18C Scottish Horn and Polished Stone Tea Caddy – RARE & IMPORTANT

18C Scottish Horn and Polished Stone Tea Caddy.



18C Scottish Horn and Polished Stone Tea Caddy

PRESENTING A BEAUTIFUL AND EXTREMELY RARE 18th Century Scottish Horn and Polished Stone Tea Caddy.

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This is a piece of Scottish history !!

Made circa 1780.

The caddy is constructed of polished cow horn.......from a Highland Cow Horn.....it is riveted together with pieces of bone.

In my opinion, this was a tea caddy as opposed to a simple sealed mini-barrel for powder or otherwise.

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In the 18th Century.....tea was a very valuable and expensive commodity........it needed to be kept in a sealed container.

In England a tea caddy would be under lock and key from possible thieving servants, but in Scotland, with the feudal system of Lairds and their Clans, there was no necessity for the Laird to lock-up his tea, as none of his Clan would dare steal from him. Just think of the Laird in the TV Series Outlander !!!

Therefore the Caddy had to be functional.....it had to seal the tea from the elements to keep it fresh and to avoid the dampness.

Decoration of Scottish pieces was kept simple, using materials from the locality.....hence the use of horn and polished stones or semi-precious stones in the Highlands.

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The stone on the lid of this caddy appears to be a form of polished greenstone......probably 'Jewel of the Fae' from the Northwest Coast of Scotland.....or 'Iona Stone'.

This would have belonged to a 'LAIRD' (LORD) ONLY as no ordinary Scot could afford tea in 1780 !!!

The caddy is in good condition for its age and construction....the lid has a repaired crack on the side.....but otherwise it is GREAT !!

This is a RARE and IMPORTANT caddy !!!

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A tea caddy is a box, jar, canister, or other receptacle used to store tea.

The word is believed to be derived from catty, the Chinese pound, equal to about a pound and a third avoirdupois. The earliest examples that came to Europe were of Chinese porcelain, and approximated in shape to the ginger-jar. They had lids or stoppers likewise of china, and were most frequently blue and white. Until about 1800 they were called tea canisters rather than caddies.[1]

Earlier tea caddies were made of either porcelain or faience. Later designs had more variety in materials and designs. Wood, pewter, tortoiseshell, brass, copper and even silver were employed, but in the end the material most frequently used was wood, and there still survive vast numbers of Georgian box-shaped caddies in mahogany, rosewood, satin-wood and other timbers. These were often mounted in brass and delicately inlaid, with knobs of ivory, ebony or silver. Many examples were made in Holland, principally of the earthenware of Delft. There were also many English factories producing high quality goods.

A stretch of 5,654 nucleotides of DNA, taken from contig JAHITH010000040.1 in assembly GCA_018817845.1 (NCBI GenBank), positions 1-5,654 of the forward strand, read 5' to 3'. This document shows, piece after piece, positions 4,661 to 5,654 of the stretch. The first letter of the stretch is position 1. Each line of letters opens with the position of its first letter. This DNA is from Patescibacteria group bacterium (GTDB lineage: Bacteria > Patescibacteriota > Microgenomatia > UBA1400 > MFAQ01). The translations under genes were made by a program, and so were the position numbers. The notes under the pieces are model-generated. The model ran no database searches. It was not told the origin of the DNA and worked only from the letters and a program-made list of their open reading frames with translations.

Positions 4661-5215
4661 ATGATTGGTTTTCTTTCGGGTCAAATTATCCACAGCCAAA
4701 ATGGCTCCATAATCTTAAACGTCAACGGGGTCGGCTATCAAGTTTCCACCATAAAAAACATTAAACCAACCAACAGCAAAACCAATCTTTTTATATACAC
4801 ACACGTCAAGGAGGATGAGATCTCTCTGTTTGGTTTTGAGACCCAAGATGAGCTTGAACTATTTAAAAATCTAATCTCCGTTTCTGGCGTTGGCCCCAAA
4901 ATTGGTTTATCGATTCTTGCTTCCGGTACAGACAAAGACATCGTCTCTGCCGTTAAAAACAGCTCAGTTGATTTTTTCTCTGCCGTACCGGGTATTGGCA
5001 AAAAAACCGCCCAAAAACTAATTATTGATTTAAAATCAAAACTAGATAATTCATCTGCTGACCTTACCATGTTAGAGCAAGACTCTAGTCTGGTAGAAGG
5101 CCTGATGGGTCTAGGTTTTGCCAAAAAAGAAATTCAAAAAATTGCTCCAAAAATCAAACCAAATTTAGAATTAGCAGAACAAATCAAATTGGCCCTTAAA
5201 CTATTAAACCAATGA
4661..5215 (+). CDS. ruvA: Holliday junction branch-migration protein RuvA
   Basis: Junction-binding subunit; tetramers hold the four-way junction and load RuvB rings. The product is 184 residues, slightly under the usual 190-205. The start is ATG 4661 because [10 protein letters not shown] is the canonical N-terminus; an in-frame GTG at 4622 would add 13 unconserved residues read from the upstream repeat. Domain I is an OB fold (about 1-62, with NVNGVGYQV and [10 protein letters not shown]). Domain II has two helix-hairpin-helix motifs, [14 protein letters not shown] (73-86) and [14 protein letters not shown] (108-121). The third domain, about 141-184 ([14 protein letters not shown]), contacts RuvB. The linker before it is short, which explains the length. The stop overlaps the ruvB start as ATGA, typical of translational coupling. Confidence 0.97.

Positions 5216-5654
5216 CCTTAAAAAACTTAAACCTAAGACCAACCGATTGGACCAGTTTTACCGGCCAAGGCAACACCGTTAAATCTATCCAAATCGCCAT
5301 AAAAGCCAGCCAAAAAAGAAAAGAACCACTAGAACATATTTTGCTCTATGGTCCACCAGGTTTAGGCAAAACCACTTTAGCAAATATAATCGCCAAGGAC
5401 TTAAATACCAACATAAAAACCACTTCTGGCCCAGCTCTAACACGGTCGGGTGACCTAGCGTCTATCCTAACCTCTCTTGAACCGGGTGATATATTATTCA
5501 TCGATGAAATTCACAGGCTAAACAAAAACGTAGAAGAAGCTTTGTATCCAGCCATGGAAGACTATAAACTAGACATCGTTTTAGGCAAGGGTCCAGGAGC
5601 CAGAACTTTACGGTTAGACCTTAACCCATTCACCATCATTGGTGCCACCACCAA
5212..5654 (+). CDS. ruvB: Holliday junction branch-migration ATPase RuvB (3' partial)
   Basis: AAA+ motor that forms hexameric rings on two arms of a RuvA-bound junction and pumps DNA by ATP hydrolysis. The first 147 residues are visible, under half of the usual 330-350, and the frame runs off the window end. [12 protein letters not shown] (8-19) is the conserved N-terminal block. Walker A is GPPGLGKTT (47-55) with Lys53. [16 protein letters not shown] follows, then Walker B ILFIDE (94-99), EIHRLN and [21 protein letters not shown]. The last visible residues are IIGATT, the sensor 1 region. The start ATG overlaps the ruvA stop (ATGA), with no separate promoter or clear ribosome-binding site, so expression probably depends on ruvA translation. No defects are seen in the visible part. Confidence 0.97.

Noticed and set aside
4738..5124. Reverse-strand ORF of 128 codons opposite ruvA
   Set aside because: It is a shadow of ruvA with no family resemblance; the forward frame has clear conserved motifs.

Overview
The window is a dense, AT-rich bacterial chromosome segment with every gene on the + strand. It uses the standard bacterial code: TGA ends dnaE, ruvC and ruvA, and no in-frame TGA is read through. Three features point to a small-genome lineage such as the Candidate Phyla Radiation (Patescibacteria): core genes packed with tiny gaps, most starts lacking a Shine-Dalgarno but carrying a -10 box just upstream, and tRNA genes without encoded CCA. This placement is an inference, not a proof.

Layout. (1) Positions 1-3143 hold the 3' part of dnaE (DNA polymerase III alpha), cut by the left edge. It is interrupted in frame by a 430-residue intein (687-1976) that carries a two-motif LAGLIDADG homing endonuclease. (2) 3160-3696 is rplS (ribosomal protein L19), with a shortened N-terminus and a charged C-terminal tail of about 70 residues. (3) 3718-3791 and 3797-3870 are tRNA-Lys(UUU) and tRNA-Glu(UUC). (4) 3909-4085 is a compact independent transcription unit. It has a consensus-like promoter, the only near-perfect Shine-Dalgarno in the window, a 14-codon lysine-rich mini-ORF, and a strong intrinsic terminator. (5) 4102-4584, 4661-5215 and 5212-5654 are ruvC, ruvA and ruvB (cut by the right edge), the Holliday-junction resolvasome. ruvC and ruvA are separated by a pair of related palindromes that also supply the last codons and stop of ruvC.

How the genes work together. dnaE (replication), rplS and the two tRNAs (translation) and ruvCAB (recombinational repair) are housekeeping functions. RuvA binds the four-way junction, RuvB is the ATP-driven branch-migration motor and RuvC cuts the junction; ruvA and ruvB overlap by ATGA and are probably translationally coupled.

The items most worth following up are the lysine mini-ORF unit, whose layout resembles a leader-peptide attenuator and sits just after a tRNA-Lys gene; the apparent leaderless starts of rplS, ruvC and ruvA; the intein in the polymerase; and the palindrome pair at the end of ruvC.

As the use of the jar waned and the box increased, the provision of different receptacles for green and black tea was abandoned, and the wooden caddy, with a lid and a lock, was made with two and often three divisions, the centre portion being reserved for sugar. In the late 18th and early 19th century, caddies made from mahogany and rosewood were popular.

The larger varieties were known as tea chests. As tea grew cheaper there was less concern with the appearance of caddies, and as a result they fell out of use.

The use of "tea caddy" instead of "biscuit tin" fell out of use in the early 1900s.

Link: https://en.wikipedia.org/wiki/Tea_caddy

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18C Scottish Horn and Polished Stone Tea Caddy.

Provenance: Bought privately in the UK.

Dimensions: 6" tall and 4.25" diameter at top (lid),

Price: $3,750.00. Sale Price Now: $3,000.00

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18C Scottish Horn & Polished Stone Tea Caddy

18C Scottish Horn & Polished Stone Tea Caddy

18C Scottish Horn & Polished Stone Tea Caddy

18C Scottish Horn & Polished Stone Tea Caddy

18C Scottish Horn & Polished Stone Tea Caddy

18C Scottish Horn & Polished Stone Tea Caddy